Ask The Pilot

knasty

Active Member
Joined
Mar 11, 2010
Posts
936
I was on a CX A330 up to HKG on Monday. On pushback the Captain announced one brake was not operational and therefore the gear would need to stay down for two minutes after takeoff. What is the purpose of this? I expected the landing roll to be longer than usual but I was wrong; does autobrake just adjust? Thanks in advance.
 

jb747

Enthusiast
Joined
Mar 9, 2010
Posts
11,347
I was on a CX A330 up to HKG on Monday. On pushback the Captain announced one brake was not operational and therefore the gear would need to stay down for two minutes after takeoff. What is the purpose of this? I expected the landing roll to be longer than usual but I was wrong; does autobrake just adjust? Thanks in advance.

When you retract the landing gear, braking is automatically applied to stop the wheels from turning....you don't really want something rotating at the better part of 200 mph within the wheel bay. Having a brake locked out means that this retraction braking won't be available on the affected wheel(s), so the gear is left down for 2 minutes to let them wind down.

When landing, auto braking is applied to get a particular deceleration rate, so it reduces with application of reverse thrust, and will simply apply a bit more braking if one brake isn't working. There's nothing there for you to notice, as the roll will be the same as usual.

The only time anything would be different, is if absolute maximum braking were required (as in an abort). This will be factored into the take off (and landing) data, and could reduce the maximum weight available. Something else that may need to be considered is the gear down obstacle clearance as well as performance following the loss of an engine. In some places (for instance off RWY 07) in HKG, this could be quite limiting.
 
Last edited:

Captain Halliday

Established Member
Joined
Jun 1, 2014
Posts
3,379
Which is more efficient, turning in the air or on the ground?

Let me explain the question with SYD as an example. Let's also simplify by assuming wind is calm, all runways available and there's nil traffic.

If you're operating SYD-CNS are you better off with the long taxi to RWY34 to be headed in the right direction once airborne, or taking RWY16 with a short taxi, but having more track miles?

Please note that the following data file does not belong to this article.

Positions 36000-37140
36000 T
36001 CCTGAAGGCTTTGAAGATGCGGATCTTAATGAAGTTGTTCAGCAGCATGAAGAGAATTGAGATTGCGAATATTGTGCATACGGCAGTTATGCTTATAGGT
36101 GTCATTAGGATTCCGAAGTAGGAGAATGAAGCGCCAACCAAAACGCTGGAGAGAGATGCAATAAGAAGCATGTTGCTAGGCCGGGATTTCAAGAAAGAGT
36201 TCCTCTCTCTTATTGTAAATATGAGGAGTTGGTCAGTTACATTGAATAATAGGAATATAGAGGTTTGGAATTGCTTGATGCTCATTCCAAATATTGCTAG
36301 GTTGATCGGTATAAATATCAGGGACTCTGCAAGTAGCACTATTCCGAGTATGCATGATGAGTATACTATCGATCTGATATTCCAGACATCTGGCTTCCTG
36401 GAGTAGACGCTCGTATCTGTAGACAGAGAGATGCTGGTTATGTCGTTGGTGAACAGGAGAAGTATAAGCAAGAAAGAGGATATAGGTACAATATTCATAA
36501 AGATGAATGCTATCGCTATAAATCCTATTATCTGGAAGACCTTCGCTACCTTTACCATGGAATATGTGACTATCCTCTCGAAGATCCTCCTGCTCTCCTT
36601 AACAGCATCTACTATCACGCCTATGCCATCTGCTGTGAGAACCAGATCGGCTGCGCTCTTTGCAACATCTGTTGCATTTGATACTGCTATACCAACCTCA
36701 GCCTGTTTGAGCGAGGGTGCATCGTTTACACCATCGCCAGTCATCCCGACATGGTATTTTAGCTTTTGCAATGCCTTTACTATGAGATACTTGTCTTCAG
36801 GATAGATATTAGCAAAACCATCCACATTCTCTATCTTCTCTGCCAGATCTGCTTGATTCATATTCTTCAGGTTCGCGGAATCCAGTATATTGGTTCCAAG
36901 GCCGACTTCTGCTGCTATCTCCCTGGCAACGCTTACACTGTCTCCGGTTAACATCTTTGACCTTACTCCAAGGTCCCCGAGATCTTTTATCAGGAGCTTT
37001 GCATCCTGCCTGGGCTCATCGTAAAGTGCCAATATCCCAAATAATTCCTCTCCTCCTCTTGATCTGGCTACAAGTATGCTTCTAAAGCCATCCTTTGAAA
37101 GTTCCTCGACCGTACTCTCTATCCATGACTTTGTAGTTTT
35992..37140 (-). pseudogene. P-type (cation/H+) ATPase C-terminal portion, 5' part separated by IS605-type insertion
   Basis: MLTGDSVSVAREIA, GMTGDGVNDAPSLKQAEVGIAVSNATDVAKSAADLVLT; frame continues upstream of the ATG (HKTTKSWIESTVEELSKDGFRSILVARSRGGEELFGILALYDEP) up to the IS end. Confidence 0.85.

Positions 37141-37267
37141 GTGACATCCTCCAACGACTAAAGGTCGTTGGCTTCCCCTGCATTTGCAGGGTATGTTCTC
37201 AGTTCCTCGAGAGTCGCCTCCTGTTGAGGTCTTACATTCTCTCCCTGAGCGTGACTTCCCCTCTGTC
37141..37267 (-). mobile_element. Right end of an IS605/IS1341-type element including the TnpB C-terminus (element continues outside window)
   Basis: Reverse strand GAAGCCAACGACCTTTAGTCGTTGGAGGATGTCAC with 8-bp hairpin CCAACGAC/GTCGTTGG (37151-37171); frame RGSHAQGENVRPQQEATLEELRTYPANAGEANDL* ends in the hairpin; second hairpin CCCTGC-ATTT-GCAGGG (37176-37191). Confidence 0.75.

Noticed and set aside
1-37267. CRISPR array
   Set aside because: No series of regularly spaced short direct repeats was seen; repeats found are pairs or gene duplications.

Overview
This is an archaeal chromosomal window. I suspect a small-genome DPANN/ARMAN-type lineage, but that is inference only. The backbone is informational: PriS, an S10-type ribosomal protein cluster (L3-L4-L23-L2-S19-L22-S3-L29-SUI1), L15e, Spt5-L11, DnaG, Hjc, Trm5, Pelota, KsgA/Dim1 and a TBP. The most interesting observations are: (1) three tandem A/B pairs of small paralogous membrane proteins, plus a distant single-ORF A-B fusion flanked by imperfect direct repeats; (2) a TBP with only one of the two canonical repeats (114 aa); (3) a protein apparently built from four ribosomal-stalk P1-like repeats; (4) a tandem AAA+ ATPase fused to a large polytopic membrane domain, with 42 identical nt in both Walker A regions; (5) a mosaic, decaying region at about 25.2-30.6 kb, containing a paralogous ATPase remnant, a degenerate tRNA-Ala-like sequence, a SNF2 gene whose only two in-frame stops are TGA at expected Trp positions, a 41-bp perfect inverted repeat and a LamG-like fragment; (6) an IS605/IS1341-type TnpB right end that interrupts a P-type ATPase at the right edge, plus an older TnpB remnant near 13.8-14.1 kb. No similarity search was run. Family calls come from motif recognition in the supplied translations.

Which gives the shorter time gate to gate?
Would there be much difference?
Which is most fuel efficient?
 

albatross710

Established Member
Joined
May 15, 2004
Posts
3,437
With the summer's schedule of Antarctic scenic flights about to get underway, what are they like from a captain's perspective?

Are they a prized flight that pilots hope to get? How do pilots get the task?
Have you done one, a few, none? if yes, what was the experience like?
What are the special flight planning and preparation requirements?

Cheers

Alby
 

jb747

Enthusiast
Joined
Mar 9, 2010
Posts
11,347
Which is more efficient, turning in the air or on the ground?

Let me explain the question with SYD as an example. Let's also simplify by assuming wind is calm, all runways available and there's nil traffic.

If you're operating SYD-CNS are you better off with the long taxi to RWY34 to be headed in the right direction once airborne, or taking RWY16 with a short taxi, but having more track miles?

Which gives the shorter time gate to gate?
Would there be much difference?
Which is most fuel efficient?

Interesting question.

First thought is that it would be quicker to just get airborne, but as you will generally have to fly some distance in the wrong direction before you can turn, it might prove to be a very close thing.

Fuel use on the ground is relatively trivial, but that extra few miles before you can turn would probably add up to 3-5 minutes longer flight time, and that would exceed anything used in taxiing.

It's probably a good thing the runway is chosen by wind direction (mostly). Otherwise I could see everyone wanting to use a different runway.
 

jb747

Enthusiast
Joined
Mar 9, 2010
Posts
11,347
With the summer's schedule of Antarctic scenic flights about to get underway, what are they like from a captain's perspective?

Dunno. Never done one. There's a very restricted list of people who crew them (so you don't have to train everyone).

Are they a prized flight that pilots hope to get?

I don't know about prized. Most people are up for anything that's a bit different.

How do pilots get the task?

Like most of these operations, I expect it would be a phone call from the fleet manager asking if you're interested. You probably can't go unless you've been before, which would mean the first flight would be as an extra.

Have you done one, a few, none? if yes, what was the experience like?

No, I haven't done one. I think I'd rather do a ferry to Manila. The hotel pool is much nicer.

What are the special flight planning and preparation requirements?

Specifically, I can't say, but as they've been doing them for years I'd expect them to have an extensive rundown available for anyone new.
 

Awesom Andy

Established Member
Joined
Nov 24, 2010
Posts
3,542
There's a very restricted list of people who crew them (so you don't have to train everyone).
What type of additional training would be required for this type of operations (not necessarily this particular Antarctica flight). I would presume it to be very similar to a normal flight, with a different set of way points to follow but it shouldn't have too many differences apart from that?